Savvy shoppers often look at the "per-unit" price of an item to determine if they are getting the best bang for their buck. Unfortunately, the per-unit price often works against them and may provide confusing or even incorrect information.
Anna McAlister, assistant professor in the Department of Advertising + Public Relations, is part of a team of industry representatives, consumer groups and academics commissioned by the National Institute of Standards and Technology, a division of the U.S. Department of Commerce, to draft a Unit Pricing Guide that offers a set of recommendations to make per-unit pricing more consumer friendly.
"The problem is that per-unit pricing is often not consistent from store to store or even within a single store," McAlister said. "And sometimes the information they provide is just plain wrong."
The guide provides information about the best practice requirements for unit pricing of pre-packaged commodities and includes recommendations to improve the accuracy and usability of unit pricing information. One goal of the guide is to provide uniformity across all states and types of stores.
For the guide, McAlister conducted research to determine what was missing from unit-pricing labels and how to correct it.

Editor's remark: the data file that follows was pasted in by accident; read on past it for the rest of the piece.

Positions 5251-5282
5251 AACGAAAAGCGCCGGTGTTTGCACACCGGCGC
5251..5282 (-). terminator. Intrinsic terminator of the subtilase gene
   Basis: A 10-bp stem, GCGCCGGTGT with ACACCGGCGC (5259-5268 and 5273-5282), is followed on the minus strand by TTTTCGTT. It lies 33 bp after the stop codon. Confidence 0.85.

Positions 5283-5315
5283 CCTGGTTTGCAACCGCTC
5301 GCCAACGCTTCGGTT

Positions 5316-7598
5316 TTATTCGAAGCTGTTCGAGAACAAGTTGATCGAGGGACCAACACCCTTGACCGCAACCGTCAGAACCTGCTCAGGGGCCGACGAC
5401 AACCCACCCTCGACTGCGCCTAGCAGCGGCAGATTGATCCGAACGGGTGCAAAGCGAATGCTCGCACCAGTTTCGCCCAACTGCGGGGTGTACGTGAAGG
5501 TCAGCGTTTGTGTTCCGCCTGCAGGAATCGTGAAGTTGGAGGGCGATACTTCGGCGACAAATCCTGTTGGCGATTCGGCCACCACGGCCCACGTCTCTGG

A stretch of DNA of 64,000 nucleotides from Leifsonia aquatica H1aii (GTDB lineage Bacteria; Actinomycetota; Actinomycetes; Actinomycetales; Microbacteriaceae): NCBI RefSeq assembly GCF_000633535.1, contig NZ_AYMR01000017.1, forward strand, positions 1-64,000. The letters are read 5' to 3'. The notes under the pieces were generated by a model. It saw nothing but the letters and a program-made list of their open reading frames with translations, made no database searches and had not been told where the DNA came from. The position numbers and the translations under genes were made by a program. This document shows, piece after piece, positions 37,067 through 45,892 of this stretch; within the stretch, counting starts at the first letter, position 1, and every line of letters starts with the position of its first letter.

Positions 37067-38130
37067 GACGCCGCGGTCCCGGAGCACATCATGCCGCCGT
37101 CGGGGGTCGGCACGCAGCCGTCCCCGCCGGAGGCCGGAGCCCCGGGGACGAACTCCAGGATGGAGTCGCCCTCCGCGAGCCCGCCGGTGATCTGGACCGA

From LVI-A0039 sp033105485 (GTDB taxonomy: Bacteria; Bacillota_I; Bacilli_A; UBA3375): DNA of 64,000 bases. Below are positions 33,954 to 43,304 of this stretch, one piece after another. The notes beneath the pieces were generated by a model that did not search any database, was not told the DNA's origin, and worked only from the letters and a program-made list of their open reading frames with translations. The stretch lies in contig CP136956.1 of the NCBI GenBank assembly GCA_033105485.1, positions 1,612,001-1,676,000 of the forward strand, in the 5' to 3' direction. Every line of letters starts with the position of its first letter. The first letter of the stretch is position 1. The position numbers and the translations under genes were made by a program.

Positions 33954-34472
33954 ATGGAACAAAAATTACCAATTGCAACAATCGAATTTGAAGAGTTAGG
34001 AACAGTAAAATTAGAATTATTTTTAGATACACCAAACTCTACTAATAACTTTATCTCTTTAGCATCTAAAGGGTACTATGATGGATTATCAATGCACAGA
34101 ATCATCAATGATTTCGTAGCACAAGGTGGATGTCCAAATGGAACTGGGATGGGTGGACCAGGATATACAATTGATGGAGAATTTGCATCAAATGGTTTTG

"Until our team started working on these projects, no one had been doing any research on the layout of unit-pricing labels," McAlister said. "Data was needed before anyone could publish a best-practice guide."
The major problems with unit pricing include inconsistency with some items having a per-unit price while others don't, signage that is difficult to read, and inaccuracies in per-unit price.
One way unit pricing can be more user friendly is to have consistency in how prices are presented on labels.
"The retail price should be on the left, while the per-unit price should be on the right," McAlister said. "It only makes sense, as we read from left to right."
Using a consistent font size and ensuring that numbers are readable are other ways to make it easier.
"What we're saying is the block in which the unit price is displayed should have ‘maximum contrast,'" McAlister said. "We recommend black on white or other combinations such as black on yellow."
Obviously, changes that make unit pricing more readable are helpful to the consumer. And while it may initially nibble at a retailer's profit, in the long run it will pay dividends for the business.
"Consumers like it," McAlister said. "Yes, it's labor intensive for the stores. But the payoff can be increased brand loyalty and a better relationship with the customer."
Some states require per-unit pricing, while others, including Michigan, do not. The guide is designed to assist retailers in states that do not require unit pricing but who want to provide that service for their customers.